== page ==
Launch of the WWDR1, "Water for People, Water for Life", 22 March 2003
Pradeep Aggarwal, UN-Water Campaign, chaired this session, which opened with a choir service performed by Kyoto Junior Children’s Choir. Koichiro Matsuura, Director General of UNESCO, launched the World Water Development Report (WWDR), entitled “Water for People, Water for Life,” and called on all governments to join the World Water Assessment Programme (WWAP).
Gordon Young,WWAP Coordinator, said that WWAP’s mandate is to: identify and describe the nature of water crises; assess the coping capacity of societies and the effectiveness of policies; develop indicators to monitor and report progress in reaching targets; and enhance the capacities of participating countries to perform in-country assessments. He explained that the WWDR reviewed progress on 11 challenges, including providing water for basic needs and health, enhancing food security, promoting cleaner industry, developing energy, protecting ecosystems, mitigating risk, and governing water resources.
Praising the report, Klaus Töpfer, UNEP, said that finding solutions to water and environment issues is a precondition for resolving the human dimensions of the water crisis.
Louise Fresco, FAO, discussed data-related issues, and called for better geo-referencing. Kim Hak-Su, Economic and Social Commission for Asia and the Pacific, remarked on the challenge of poverty alleviation.
Hans van Ginkel, UNU, noted the complexity of water problems and the need for education.
Werner Burkart, International Atomic Energy Agency, highlighted the role of the Agency in improving hydrological information and building scientific capacity.
Shoji Nishimoto, UNDP, noted that current levels of action and investment are insufficient to achieve the water-related MDGs.
Salvano Briceño, International Strategy for Disaster Reduction, said natural disasters disrupt water supply and impede progress in achieving development targets.
Richard Jolly, WSSCC, praised the WWDR’s coverage of water pricing, governance, health and biodiversity issues.
Young then introduced the WWDR’s pilot case studies.
Arturo Liebers Baldivieso, Bolivian Ministry of Agriculture, Livestock and Rural Development, described cooperation between Peru and Bolivia in managing the resources of the Lake Titicaca basin area.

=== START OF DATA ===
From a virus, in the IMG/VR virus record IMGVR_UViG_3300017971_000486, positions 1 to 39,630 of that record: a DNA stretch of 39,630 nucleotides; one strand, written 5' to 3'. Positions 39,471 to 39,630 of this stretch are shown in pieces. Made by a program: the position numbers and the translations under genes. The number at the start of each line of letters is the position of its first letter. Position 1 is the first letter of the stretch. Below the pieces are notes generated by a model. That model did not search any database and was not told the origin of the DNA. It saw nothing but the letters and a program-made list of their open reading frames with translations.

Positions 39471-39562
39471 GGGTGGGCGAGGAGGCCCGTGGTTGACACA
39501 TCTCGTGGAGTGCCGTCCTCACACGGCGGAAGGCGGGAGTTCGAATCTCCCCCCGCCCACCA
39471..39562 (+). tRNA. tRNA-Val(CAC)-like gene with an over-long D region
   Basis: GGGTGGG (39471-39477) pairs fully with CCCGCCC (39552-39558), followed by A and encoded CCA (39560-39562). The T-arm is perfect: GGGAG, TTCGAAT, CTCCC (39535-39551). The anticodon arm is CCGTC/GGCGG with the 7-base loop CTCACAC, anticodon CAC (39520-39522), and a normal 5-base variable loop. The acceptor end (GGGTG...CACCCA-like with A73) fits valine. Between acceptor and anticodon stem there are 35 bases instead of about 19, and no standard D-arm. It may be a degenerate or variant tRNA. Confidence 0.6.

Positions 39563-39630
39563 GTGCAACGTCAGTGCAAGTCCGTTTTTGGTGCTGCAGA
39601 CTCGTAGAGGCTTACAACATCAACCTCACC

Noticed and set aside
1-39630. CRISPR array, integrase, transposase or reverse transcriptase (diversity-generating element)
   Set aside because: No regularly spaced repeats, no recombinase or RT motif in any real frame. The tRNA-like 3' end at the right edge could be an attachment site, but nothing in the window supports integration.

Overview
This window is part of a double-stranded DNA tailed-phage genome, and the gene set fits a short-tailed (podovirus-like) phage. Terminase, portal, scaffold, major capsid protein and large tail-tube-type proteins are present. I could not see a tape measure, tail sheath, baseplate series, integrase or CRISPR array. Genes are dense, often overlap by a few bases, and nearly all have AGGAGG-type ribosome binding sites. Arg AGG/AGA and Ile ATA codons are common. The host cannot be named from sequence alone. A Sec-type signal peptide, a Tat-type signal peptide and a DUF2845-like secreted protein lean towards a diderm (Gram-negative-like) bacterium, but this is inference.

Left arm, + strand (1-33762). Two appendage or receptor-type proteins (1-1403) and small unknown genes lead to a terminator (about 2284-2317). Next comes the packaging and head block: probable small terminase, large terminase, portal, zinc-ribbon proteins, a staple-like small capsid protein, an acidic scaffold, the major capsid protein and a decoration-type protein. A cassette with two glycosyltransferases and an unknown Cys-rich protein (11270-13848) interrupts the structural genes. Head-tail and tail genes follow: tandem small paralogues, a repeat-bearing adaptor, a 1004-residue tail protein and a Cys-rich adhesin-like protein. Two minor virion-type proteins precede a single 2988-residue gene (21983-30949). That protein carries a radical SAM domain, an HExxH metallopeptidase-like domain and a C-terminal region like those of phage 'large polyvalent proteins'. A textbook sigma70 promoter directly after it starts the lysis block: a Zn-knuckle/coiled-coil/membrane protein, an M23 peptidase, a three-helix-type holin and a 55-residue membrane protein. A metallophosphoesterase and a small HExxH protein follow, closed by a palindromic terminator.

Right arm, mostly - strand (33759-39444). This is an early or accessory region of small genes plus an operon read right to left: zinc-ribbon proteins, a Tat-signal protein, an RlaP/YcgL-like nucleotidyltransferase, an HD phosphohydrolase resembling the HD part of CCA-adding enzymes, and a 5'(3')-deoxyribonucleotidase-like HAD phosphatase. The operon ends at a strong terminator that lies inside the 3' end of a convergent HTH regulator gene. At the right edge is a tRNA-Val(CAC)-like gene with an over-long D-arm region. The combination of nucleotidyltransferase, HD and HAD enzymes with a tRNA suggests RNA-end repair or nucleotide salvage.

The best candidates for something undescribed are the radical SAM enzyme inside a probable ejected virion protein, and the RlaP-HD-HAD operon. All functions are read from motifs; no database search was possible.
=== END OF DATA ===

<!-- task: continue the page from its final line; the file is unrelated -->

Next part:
Pierre-Alain Roche, Seine-Normandy Water Agency, drew attention to nitrate pollution in the Seine. He noted that although the Seine’s water quality has improved in recent years, it does not yet comply with European Directives.
Harry Liiv, Estonian Ministry of Environment, drew attention to eutrophication in Lake Peipsi/Chudskoe resulting from untreated wastewater. He noted that water quality in this Estonian and Russian transboundary lake will improve as Estonia harmonizes its water laws with those of the EU.
Mohamed Salem Ould Merzoug, Organization for the Development of the Senegal River, discussed water resource management of the Senegal River, which is shared by Mali, Mauritania and Senegal. He highlighted elements of effective cross-border river basin management, including the development of joint action programmes and legal and institutional frameworks.
K. Imbulana, Sri Lankan Ministry of Irrigation and Water Management, identified threats to ensuring adequate water supply in the Ruhuna basins, including industrial and agricultural pollution and drought. He highlighted the need for capacity building, better water resource management and the introduction of modern technologies for water resources data collection.
Surachai Sasisuwan, Thailand’s Department of Water Resources, spoke on efforts to introduce a new water law and to unify the fragmented water management system in the Chao Phraya River basin.
Corrado Clini, Italian Ministry of Environment, and Margaret Catley-Carlson, GWP, remarked on the challenges of IWRM and praised the WWAP for pointing to the way forward.